The size of the hole 35, on the order of 0.030" as shown, is such that the flow of fluid from the nozzle 13 cannot exceed a predetermined rate of flow, or velocity, that has been found to be safe and tolerated by the human ear. This predetermined rate is held to the desired level by the restriction imposed by the size of the hole and cannot be exceeded no matter how much pressure is applied on the bulb 10 and regardless of whether such pressure is applied to the bulb suddenly, or steadily and relentlessly. In all circumstances the restriction 35 permits flow of the fluid from the bulb into the nozzle at the rate for which the restriction is designed. After passing through the restriction 35 there is an immediate drop in fluid pressure and upon entering the nozzle 13 the fluid flows through the passage 29 into the low pressure chamber 30 where the fluid breaks up into droplets because of the relative drop in pressure and this results in a further pressure drop which softens the fluid flow issuing from the tip 22 of the nozzle and avoids any possibility of discharging a stream at unsafe velocity.

From the foregoing it will be seen that an improved ear syringe has been provided that prevents damage to a persons ear by controlling the velocity and volume of the fluid stream issuing from the nozzle of the syringe. The bulb type syringe permits free flow of fluid for filling the syringe but immediately restricts the volume and pressure upon actuation to discharge fluid from the syringe whereby fluid issues from the nozzle at relatively low velocity.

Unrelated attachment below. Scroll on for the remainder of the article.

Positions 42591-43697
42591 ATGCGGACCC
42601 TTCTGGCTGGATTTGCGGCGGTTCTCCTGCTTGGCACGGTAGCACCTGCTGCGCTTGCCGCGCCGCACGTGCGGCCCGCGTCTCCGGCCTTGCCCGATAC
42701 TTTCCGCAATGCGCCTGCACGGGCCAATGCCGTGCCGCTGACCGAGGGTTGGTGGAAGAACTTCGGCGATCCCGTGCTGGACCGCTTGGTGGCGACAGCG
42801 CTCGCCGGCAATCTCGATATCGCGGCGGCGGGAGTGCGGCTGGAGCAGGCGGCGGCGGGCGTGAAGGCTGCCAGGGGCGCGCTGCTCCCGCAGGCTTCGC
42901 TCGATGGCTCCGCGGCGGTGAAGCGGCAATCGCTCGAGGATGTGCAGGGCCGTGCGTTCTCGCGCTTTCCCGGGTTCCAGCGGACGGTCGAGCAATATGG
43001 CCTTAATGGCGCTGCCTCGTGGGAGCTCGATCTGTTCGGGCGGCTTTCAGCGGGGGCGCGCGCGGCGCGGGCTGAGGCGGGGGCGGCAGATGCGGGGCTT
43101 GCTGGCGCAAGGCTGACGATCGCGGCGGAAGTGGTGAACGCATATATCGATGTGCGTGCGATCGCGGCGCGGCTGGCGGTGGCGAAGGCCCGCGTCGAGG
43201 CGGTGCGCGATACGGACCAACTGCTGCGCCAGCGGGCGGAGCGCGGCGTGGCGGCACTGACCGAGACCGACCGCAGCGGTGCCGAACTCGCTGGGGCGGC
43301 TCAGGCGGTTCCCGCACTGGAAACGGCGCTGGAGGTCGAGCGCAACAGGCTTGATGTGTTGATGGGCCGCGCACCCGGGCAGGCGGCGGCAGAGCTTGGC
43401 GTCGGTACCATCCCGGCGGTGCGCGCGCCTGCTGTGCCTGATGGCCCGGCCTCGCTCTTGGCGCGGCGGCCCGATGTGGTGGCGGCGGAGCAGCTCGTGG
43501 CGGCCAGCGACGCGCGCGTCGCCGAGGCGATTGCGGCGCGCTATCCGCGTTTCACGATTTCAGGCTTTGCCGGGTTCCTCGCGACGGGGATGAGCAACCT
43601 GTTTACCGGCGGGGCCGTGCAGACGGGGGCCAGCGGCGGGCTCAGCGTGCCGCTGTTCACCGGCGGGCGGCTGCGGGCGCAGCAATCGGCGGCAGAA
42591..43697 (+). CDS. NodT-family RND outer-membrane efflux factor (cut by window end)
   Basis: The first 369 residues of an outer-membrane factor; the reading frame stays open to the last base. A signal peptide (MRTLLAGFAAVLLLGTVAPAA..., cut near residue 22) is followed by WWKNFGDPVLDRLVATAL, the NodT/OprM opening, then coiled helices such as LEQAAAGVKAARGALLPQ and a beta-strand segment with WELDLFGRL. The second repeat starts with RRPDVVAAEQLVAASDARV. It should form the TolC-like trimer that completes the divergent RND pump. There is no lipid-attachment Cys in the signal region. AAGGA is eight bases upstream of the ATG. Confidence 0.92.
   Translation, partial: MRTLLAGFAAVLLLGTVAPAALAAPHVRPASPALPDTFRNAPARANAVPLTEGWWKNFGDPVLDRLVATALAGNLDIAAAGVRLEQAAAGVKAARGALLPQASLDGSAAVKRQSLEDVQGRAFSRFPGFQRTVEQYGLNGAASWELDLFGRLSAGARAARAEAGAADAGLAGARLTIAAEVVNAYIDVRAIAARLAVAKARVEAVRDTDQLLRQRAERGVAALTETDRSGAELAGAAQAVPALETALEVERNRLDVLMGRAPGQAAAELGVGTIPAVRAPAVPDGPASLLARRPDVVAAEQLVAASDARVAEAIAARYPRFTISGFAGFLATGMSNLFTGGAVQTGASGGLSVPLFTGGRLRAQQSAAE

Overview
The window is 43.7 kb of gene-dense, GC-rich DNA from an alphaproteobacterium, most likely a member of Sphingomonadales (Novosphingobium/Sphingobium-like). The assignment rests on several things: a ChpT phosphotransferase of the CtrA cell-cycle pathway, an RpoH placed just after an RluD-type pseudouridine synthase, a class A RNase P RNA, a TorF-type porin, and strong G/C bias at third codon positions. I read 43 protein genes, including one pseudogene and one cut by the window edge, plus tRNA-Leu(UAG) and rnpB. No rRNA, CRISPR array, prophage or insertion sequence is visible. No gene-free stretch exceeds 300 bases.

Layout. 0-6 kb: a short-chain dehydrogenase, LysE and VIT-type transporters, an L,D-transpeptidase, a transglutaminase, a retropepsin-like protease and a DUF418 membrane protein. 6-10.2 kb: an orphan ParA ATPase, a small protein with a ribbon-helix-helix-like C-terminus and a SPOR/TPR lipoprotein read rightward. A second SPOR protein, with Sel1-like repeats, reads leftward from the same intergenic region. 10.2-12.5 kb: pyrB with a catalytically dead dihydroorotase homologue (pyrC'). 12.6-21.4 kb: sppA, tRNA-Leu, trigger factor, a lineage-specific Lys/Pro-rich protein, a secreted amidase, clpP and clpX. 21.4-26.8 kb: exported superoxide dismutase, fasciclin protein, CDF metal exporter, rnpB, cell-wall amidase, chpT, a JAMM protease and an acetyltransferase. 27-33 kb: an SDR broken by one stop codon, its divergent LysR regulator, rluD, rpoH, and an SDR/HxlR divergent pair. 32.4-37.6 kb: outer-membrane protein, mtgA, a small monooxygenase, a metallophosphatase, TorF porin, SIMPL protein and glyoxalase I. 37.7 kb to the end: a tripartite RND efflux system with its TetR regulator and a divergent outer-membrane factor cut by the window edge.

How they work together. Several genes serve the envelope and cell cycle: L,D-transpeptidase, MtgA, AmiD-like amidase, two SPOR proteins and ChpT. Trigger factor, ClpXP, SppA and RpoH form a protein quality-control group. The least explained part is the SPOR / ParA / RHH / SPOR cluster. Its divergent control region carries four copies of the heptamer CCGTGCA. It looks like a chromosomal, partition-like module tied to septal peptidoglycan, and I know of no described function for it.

1. An ear syringe including a compressible bulb and a nozzle, a restriction between the interior of the bulb and the nozzle, said nozzle having means comprising an expansion chamber which reduces the velocity of fluid discharged from the bulb through the nozzle, said expansion chamber being open adjacent to the discharge end of the nozzle, an opening in said bulb, said nozzle mounted in said opening, said restriction including a valve at the inner end of said nozzle mounted at least partially within said opening, said valve including an inner flap member movable between an open fill position and a closed discharge position, and an opening of predetermined size through the flap member effective in the closed position to restrict fluid flow to said expansion chamber and to reduce the velocity of fluid discharged through the open end of the nozzle.

2. An ear syringe as set forth in claim 1 wherein said nozzle includes a fluid passage therethrough and said opening communicates with said passage, and a low pressure chamber in the nozzle, said passage being in direct communication with said chamber.

3. An ear syringe as set forth in claim 1 wherein said nozzle is formed from a relatively rigid plastic material such as polypropylene or polyethylene, and said valve is made from a relatively softer material such as vinyl or rubber.

Referenced Cited
U.S. Patent Documents
268805 December 1882 Knight
1242806 October 1917 Hohein
1676057 July 1928 Slusser
2869545 January 1959 Forsyth
Foreign Patent Documents
2603279 August 1977 DEX
20458 November 1897 GBX
Patent History
Patent number: 4258714
Type: Grant
Filed: Dec 19, 1979
Date of Patent: Mar 31, 1981
Inventors: Norbert Leopoldi (Chicago, IL), William P. Heinrich (McHenry, IL)
Primary Examiner: John D. Yasko
Law Firm: McWilliams, Mann & Zummer
Application Number: 6/105,280
Current U.S. Class: 128/232; 128/239
International Classification: A61M 100;